J Cell Biol
January 1, 2018;
Mechanism of how augmin directly targets the γ-tubulin ring complex to microtubules.
Microtubules (MTs) must be generated from precise locations to form the structural frameworks required for cell shape and function. MTs are nucleated by the γ-tubulin ring complex (γ-TuRC), but it remains unclear how γ-TuRC gets to the right
location. Augmin has been suggested to be a γ-TuRC targeting factor and is required for MT nucleation from preexisting MTs. To determine augmin''s architecture and function, we purified Xenopus laevis augmin from insect cells. We demonstrate that augmin is sufficient to target γ-TuRC to MTs by in vitro reconstitution. Augmin is composed of two functional parts. One module (tetramer-II) is necessary for MT binding, whereas the other (tetramer-III) interacts with γ-TuRC. Negative-stain electron microscopy reveals that both tetramers fit into the Y-shape of augmin, and MT branching assays reveal that both are necessary for MT nucleation. The finding that augmin can directly bridge MTs with γ-TuRC via these two tetramers adds to our mechanistic understanding of how MTs can be nucleated from preexisting MTs.
J Cell Biol
microtubule organizing center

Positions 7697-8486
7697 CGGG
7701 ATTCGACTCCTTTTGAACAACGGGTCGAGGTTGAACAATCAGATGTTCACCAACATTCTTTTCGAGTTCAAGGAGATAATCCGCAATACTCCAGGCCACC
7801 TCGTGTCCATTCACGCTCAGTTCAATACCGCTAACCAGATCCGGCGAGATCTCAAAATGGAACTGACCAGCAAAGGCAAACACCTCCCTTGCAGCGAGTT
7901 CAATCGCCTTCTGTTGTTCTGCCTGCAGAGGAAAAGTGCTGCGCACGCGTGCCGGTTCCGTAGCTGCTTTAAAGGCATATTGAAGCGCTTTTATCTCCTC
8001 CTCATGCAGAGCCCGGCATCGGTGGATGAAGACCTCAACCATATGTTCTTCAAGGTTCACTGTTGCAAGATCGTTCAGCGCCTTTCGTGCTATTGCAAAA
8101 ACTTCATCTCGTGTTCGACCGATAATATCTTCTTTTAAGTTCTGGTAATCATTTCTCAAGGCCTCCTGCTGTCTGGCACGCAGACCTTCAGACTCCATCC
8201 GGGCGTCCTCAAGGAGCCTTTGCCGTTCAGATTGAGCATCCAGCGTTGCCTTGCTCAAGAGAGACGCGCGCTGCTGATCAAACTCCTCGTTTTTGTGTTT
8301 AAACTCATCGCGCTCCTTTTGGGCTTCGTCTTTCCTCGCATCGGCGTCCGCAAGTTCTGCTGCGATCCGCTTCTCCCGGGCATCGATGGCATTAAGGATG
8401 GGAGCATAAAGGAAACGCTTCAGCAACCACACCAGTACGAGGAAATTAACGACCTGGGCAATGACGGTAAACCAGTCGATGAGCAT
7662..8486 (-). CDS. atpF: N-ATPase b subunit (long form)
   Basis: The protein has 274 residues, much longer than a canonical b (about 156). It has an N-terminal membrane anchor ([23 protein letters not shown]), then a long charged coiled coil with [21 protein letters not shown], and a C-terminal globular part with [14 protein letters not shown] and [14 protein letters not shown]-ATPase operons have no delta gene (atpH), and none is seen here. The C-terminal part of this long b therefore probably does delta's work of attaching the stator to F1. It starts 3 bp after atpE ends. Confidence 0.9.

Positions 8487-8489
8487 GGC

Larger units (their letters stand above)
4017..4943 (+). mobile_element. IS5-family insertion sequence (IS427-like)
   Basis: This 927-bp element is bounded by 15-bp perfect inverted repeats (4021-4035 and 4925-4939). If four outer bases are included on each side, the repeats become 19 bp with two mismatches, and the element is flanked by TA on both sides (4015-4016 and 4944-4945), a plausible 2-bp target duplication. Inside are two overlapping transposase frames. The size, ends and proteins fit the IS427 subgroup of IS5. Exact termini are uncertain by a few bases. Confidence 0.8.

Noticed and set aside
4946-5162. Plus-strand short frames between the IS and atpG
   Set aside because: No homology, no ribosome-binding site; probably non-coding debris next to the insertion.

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Figure 1. Reconstituted Xenopus augmin recovers branching MT nucleation that was impaired by depletion of endogenous augmin in Xenopus egg extracts. (A) The eight-subunit complex, augmin was stoichiometrically reconstituted in vitro, confirmed by size-exclusion chromatography using Superdex 200 increase 10/300 GL column. The calibrated void volume of the column is 8.73 ml. Fractions (1–6) were loaded to a SDS-PAGE gel (4–12% gradient), visualized by silver staining (right). (B) ID of endogenous augmin was performed using IgG as a control and anti-H1 antibody. Branching MT nucleation was activated by RanQ69L, in which Cy5-labeled tubulin and mCherry-labeled end-binding protein 1 (EB1-mCherry) highlight MTs and growing MT plus ends, respectively, pseudocolored in red and green. Bar, 10 µm. Recombinant augmin was added to the immunodepleted extract (Δ H1) at increasing concentrations, demonstrating that branching MT nucleation is restored in a concentration-dependent manner. Augmin localizes along the length of MTs, visualized by GFP in gray (bottom panel). Images were taken 35 min after sample preparation. (C) Anti-H1 antibody stoichiometrically depletes augmin subunits and add-back of 150 nM recombinant augmin to the H1-ID extract can be compared with the endogenous level (IgG). The fold changes for each subunit relative to the endogenous levels are depicted. These numbers are not absolute, because each antibody recognizes its antigen with different specificities.